And I’m going to step into the Old Ben mentor trope for a moment and pontificate, because it seems there’s something critical being missed.

Guys, this is not “that friend.” This is EVERYONE. Continue reading

Writing Games

Being a writer is easy. It's like riding a bike. Except the bike is on fire. You're on fire. Everything is on fire and you're in hell.So I came across an interesting game premise recently.

Well, not a game, per se. There’s no gameplay and no storyline and no final boss battle. There’s no leveling and no skill-building and no farming. No gold, no XP. Instead, it’s just a virtual environment to be explored like an open-world game, for the purpose of prompting would-be writers to actually write.

Lots of people want to write but are then intimidated by the blank page. And traditional writers’ adages don’t necessarily help.

There is nothing to writing. All you do is sit down at a typewriter and bleed. - Earnest Hemingway

Enter Elegy for a Dead World, a game to encourage novice writers to shut off the self-doubt and just write. Continue reading

More Mowing & Murder: Autumn Maze

I’ve mentioned previously that I cut an annual autumn maze. What I didn’t mention is that the last couple of years, I’ve used a secret theme.

It’s hard to invent a wholly new labyrinth each year without being repetitive, so one year I chose an usual word from a book title, a word I figured no one would recognize, and used it as the basis for my maze. It seemed to work pretty well, the maze was reported properly twisty — the word was kitsune — and no one realized they were actually walking through connected letters.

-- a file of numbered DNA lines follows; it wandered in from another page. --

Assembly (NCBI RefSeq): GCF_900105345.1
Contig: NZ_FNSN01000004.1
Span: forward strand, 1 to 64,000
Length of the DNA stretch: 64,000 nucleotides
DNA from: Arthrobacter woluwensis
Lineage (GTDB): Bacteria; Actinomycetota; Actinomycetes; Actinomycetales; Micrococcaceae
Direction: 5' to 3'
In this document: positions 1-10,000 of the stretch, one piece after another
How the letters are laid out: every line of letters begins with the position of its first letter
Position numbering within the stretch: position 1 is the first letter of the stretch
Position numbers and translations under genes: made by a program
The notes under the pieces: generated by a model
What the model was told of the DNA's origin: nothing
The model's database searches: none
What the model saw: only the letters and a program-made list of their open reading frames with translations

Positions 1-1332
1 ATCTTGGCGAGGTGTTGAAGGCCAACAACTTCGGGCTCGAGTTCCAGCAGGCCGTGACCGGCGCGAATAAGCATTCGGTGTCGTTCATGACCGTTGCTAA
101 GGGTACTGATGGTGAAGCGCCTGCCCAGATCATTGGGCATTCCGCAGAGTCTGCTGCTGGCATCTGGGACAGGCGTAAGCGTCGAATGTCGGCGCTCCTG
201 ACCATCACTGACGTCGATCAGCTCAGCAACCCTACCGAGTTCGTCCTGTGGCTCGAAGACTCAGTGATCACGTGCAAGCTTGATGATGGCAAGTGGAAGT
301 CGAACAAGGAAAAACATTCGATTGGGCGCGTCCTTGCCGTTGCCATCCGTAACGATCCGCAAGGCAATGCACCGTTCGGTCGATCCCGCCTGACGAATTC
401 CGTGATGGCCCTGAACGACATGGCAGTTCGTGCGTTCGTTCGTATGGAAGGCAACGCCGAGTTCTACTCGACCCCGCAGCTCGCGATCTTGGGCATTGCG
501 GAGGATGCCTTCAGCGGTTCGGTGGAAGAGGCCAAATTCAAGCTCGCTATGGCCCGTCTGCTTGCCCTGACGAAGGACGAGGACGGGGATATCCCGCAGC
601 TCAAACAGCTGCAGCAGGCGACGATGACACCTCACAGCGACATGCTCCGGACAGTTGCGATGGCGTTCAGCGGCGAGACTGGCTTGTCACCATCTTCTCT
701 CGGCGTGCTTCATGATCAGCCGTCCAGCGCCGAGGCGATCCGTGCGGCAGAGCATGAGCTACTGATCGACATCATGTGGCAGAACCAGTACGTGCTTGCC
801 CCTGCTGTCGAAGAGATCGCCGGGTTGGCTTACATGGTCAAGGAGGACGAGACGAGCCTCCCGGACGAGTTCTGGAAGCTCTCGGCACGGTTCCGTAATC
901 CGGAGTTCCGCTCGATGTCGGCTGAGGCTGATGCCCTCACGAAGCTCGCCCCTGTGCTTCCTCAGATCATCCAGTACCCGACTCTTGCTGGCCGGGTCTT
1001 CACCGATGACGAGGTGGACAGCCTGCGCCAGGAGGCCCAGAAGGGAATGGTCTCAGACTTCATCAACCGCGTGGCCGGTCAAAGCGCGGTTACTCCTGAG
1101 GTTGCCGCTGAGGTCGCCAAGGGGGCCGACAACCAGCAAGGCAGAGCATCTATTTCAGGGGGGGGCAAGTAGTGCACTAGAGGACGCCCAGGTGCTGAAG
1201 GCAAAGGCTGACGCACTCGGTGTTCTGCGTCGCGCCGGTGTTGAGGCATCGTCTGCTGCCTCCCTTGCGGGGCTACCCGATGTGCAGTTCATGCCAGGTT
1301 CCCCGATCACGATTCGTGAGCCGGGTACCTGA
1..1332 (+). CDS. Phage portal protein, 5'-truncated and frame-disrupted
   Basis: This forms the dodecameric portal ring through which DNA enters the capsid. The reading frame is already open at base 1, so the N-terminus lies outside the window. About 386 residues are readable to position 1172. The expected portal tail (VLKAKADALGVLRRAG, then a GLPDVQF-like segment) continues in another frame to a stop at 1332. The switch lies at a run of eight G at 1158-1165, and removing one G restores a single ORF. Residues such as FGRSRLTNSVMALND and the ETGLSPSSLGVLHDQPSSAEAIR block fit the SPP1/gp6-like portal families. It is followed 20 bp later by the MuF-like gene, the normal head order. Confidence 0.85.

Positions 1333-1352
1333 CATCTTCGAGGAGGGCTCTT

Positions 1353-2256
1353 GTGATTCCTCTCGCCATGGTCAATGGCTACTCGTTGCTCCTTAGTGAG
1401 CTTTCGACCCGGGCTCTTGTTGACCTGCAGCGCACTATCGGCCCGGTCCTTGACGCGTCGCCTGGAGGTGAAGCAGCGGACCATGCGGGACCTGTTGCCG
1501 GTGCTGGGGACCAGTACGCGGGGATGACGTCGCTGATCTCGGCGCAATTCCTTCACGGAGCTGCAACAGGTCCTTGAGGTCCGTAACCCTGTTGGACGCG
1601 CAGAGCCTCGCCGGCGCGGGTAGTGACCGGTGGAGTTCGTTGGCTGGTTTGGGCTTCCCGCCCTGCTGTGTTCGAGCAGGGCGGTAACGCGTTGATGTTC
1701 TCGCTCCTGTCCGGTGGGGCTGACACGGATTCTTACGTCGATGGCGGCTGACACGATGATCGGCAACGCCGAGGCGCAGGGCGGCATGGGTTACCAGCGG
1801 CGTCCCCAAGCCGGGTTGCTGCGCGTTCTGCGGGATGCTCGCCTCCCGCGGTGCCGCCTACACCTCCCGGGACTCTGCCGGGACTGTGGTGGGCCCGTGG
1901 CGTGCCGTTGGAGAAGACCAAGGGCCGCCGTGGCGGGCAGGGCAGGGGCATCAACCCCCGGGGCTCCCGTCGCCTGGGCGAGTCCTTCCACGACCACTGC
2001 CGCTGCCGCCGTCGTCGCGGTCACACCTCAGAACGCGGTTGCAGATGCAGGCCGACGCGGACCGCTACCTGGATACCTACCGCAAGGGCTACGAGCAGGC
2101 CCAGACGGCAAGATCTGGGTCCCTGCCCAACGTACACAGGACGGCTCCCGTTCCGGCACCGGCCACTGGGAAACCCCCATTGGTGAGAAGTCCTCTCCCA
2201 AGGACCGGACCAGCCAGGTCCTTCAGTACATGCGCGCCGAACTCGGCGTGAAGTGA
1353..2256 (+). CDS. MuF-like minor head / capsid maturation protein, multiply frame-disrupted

That became my private joke. Half of the maze was bizarre swirls and winding paths, meant to draw out the younger kids but not lose them, and half was a series of interlinked passages based on some personal literary reference. But last year, I was found out, thanks to Google Earth. My mother, who with my father owns the field in which the maze is cut, was looking up her property’s aerial view for some reason and realized the map had been updated after I’d done my maze. Continue reading

Title of the Post

Oh, how I hate titles.

At least in my own case, if a title presents itself early in the process, it’s generally a good title. If I don’t have one by late in the story or, God help me, by revisions, I will never come up with a title I like, and there will be much weeping and gnashing of teeth.

Sometimes you just get lucky. Last week, a perfect title presented itself for a story which doesn’t even have a proper premise yet. Oh, and the perfect title even brought along a friend for a potential sequel.

Old Spice guy nodding, wearing towel in bathroom

Aw, yeah.

But that’s not typical.

For this present story, I’m getting dangerously close to just wallpapering a room with pages of a thesaurus and bringing in a blindfold and darts….